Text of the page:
Tuesday, March 26, 2013

The secret health benefit of good tea


The primary benefit of tea is the natural nutrients it gives to our body. Many studies show that tea's polyphenols help prevent cancer, cardiovascular diseases...

The mind also benefits from a quiet and focused tea session. This reduces stress, which can help with many psychosomatic disorders.

But there is another secondary health benefit that is seldom noticed. For me, this secret benefit has become more and more important in recent years. It is the education of my palate to natural food. As I am getting used to drink very fine, pure and natural tea, I find less and less appetite for chemically enhanced or preserved food. I cook more and more simple meals at home rather than going out or bringing a ready to eat meal home.

Thanks to my tea experience, my mouth is better aware if a food tastes natural or not. Cooking similar meals than in the local restaurants, I realize that I use less salt, less MSG... And the good part is that I like it better light and made with ingredients that I select.

Tea bags are more convenient than loose leaves, but their quality is low compared to whole leaves. I feel more and more the same way about industrial food. I even make my own soy milk now and find it tastes much more clean and good than the soy milk I used to purchase! And I drink it without sugar, of course, because this is also how I enjoy my tea!

Tea has helped me switch to more natural food not because I wanted to eat more healthy, but because I enjoy their flavors much more than artificial ones. This secondary benefit could be even more important than polyphenols'!

8 comments:

Steph said...

I'd never thought of it in this way, but you're right!

Miss Tea Delight said...

When I approached tea as a more serious and learned subject, there were struggles in appreciating what seemed like slight taste differences at first. Without realising, my taste buds developed for the better until i struggle to finish a plate of what used to be my favourite msg loaded stir fry dish.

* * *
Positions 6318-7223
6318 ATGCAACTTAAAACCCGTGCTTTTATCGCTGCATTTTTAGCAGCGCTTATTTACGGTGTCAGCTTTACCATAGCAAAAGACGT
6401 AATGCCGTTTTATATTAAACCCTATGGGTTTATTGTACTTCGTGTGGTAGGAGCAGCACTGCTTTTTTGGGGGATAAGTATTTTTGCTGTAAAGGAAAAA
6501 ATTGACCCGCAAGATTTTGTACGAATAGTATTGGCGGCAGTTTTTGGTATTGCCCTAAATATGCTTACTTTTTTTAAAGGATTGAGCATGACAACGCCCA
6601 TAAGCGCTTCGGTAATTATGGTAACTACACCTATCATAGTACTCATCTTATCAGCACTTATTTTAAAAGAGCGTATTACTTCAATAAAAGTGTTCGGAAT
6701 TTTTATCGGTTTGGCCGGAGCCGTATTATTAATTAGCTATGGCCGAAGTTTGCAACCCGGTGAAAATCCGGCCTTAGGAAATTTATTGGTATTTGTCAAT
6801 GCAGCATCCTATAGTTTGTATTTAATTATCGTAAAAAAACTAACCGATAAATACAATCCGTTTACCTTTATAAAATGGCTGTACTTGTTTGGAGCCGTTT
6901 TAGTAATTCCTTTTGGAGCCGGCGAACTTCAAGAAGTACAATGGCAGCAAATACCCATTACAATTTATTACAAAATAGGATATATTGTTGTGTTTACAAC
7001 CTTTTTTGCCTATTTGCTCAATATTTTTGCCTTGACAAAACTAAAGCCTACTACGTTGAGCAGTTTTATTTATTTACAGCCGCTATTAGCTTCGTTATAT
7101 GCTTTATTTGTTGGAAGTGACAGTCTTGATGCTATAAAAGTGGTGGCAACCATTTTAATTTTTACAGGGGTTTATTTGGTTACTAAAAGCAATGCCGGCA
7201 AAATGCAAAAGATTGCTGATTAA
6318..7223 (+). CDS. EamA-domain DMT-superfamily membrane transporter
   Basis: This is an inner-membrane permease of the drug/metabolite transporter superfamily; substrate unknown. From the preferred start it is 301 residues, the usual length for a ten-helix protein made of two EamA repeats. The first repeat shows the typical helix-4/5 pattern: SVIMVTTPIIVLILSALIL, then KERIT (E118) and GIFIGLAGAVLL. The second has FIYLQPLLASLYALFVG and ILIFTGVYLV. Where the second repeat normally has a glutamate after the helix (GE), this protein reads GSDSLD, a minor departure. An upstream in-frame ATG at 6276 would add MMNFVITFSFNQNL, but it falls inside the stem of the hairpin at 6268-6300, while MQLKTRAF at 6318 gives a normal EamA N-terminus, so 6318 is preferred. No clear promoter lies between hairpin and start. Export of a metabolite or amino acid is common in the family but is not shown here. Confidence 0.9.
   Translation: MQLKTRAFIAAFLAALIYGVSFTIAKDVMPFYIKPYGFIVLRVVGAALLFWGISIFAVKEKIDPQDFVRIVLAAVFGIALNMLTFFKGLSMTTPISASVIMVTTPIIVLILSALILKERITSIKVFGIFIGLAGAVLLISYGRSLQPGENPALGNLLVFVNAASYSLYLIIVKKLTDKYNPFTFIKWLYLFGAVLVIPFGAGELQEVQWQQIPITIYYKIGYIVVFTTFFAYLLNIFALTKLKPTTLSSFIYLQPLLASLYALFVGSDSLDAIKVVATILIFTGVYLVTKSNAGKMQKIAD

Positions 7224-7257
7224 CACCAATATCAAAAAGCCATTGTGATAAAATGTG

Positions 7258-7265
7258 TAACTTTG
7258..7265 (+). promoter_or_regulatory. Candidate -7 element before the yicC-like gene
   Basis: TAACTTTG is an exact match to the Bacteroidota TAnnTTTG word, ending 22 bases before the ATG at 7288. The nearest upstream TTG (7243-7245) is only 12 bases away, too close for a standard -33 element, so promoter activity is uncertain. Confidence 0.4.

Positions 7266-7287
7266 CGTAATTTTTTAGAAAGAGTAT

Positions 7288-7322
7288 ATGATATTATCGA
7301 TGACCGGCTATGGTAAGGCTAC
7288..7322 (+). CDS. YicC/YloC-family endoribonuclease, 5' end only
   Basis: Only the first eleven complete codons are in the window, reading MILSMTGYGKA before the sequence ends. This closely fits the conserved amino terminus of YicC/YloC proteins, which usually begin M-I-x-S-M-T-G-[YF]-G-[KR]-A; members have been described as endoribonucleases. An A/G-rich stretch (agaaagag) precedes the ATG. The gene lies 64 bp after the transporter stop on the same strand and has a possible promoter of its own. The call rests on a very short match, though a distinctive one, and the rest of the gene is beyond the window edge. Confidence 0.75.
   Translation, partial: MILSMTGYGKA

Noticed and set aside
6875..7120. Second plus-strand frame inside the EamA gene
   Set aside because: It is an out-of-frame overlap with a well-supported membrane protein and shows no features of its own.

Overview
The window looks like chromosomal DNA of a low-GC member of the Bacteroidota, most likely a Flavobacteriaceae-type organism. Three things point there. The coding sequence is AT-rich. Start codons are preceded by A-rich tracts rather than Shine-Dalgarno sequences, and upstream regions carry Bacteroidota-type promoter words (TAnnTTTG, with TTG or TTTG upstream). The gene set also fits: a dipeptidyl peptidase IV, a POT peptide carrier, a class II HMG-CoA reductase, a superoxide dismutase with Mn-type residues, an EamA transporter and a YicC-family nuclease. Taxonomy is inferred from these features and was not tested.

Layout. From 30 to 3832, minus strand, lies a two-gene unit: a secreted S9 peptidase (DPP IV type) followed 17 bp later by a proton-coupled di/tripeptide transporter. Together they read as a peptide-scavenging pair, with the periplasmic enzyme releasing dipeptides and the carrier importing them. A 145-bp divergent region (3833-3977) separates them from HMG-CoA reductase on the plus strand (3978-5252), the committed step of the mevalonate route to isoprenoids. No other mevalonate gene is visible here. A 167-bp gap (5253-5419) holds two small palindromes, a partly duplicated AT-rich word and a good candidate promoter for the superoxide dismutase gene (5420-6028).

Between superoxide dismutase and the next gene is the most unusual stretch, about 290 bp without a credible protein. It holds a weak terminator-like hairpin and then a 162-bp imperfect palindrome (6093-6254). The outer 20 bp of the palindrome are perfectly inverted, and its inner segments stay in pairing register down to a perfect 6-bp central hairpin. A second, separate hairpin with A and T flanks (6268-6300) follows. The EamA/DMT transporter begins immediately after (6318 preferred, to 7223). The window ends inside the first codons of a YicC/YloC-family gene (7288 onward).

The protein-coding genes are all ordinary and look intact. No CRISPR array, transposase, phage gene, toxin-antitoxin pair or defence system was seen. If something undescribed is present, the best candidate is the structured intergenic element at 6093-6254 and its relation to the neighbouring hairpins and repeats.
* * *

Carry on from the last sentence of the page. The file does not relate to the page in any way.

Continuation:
Branislav Boda said...

I think you are right! I began to drink tea when I was 14. And with better teas I also felt need for better food.

What do you think about pairing teas and food? Similar to food/wine pairing.

Stephane said...

Thanks for agreeing, Steph.

Miss Tea Delight,
Yes, there are foods we leave behind. The process goes both ways: more joy from natural food and less tolerance for unhealthy ones.
Thanks for sharing.

Branislav,
Thanks for your comment. Yes, I think it's possible and necessary to pair tea and food accordingly. It's an area that is still pretty new and where restaurants or individuals can innovate. It's also a trend in our societies that get older and consume less and less alcohol.

Branislav Boda said...

I work at local teahouse in Slovakia (we also have some teas from your selection!) We have some young customers, that used to "go drinking" every friday. Now they only get "teadrunk" on friday :-) But I have hard time persuading people sometimes.. Mainly due to few vendors and teahouses in my country (and not only here) the tea is too often considered as something esetoric or something you drink when you want to lose weight..

Stephane said...

Branislav,
I'm very pleased to read that your teahouse offers tea from my selection. What excellent taste!

People will be influenced by the the surroundings and design of the tea. If the teahouse has a Chinese theme, then it will likely be felt as exotic. However, I have seen that in the West there are very successful tea places that are designed like a bar. The design is modern and European. There, tea is felt much less distant. But what is always important is the service: advice in choosing a tea and then brewing it well.

Good luck converting more people to tea!

Michel said...

Stephane

I feel the same way, and would also go further to say that so much of my pu ehr teas I can't drink any more due to pesticide contents. Not your Lincan cake of course!

If my throat gets tight and need foood fast before I feel ill, want water but can't swallow easily.

It cannot be a good tea or coffee.
Some think that this is chi but it is not !

Stephane said...

Michel,

Your observation is spot on. These are very good signs to spot teas with problems/low quality.